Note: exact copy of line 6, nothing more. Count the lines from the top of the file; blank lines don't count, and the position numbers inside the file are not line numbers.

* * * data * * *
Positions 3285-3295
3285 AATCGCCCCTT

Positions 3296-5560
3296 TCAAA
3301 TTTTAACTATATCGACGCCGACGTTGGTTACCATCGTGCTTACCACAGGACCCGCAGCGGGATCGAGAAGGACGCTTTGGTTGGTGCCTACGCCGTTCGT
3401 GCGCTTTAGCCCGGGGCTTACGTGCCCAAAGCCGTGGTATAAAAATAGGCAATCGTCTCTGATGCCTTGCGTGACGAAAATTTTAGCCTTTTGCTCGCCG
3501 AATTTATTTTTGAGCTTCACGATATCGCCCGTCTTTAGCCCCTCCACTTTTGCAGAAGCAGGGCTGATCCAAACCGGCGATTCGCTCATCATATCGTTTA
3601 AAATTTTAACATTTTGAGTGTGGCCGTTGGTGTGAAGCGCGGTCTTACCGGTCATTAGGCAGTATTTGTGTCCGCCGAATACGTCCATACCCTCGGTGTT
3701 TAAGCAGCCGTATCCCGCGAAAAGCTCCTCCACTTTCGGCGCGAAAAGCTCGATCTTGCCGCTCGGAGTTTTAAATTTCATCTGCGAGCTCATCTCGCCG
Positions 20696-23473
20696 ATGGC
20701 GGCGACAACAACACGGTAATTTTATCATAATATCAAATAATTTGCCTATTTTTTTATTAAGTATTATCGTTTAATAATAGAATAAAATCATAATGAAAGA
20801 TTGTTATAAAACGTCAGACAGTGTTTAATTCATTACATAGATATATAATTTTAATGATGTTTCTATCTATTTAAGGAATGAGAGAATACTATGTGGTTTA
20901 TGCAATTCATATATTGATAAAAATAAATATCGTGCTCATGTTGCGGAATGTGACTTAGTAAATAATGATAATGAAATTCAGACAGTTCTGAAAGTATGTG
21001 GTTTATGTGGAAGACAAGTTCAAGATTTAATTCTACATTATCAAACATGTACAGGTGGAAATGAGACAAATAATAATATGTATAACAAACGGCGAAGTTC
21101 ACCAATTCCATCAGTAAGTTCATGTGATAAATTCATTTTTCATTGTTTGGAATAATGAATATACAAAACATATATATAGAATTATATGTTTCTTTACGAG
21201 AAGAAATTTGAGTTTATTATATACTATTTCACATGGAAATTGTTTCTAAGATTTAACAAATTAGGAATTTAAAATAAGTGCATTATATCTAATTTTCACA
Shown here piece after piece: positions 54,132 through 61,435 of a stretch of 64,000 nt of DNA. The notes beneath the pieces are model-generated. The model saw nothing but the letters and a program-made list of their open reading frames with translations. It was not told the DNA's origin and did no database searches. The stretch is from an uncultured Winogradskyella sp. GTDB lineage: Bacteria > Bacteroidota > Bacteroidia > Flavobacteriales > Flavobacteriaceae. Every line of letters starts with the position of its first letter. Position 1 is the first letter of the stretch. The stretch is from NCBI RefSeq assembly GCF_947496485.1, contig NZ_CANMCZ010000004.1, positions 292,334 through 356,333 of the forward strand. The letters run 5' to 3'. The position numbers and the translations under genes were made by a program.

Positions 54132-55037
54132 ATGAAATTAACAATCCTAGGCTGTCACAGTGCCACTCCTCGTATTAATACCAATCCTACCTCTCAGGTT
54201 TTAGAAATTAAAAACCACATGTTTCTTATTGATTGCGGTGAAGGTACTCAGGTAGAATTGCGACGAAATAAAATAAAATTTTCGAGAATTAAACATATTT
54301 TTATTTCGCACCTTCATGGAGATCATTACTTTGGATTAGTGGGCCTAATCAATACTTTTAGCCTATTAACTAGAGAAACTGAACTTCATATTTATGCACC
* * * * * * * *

3401 GCGCTTTAGCCCGGGGCTTACGTGCCCAAAGCCGTGGTATAAAAATAGGCAATCGTCTCTGATGCCTTGCGTGACGAAAATTTTAGCCTTTTGCTCGCCG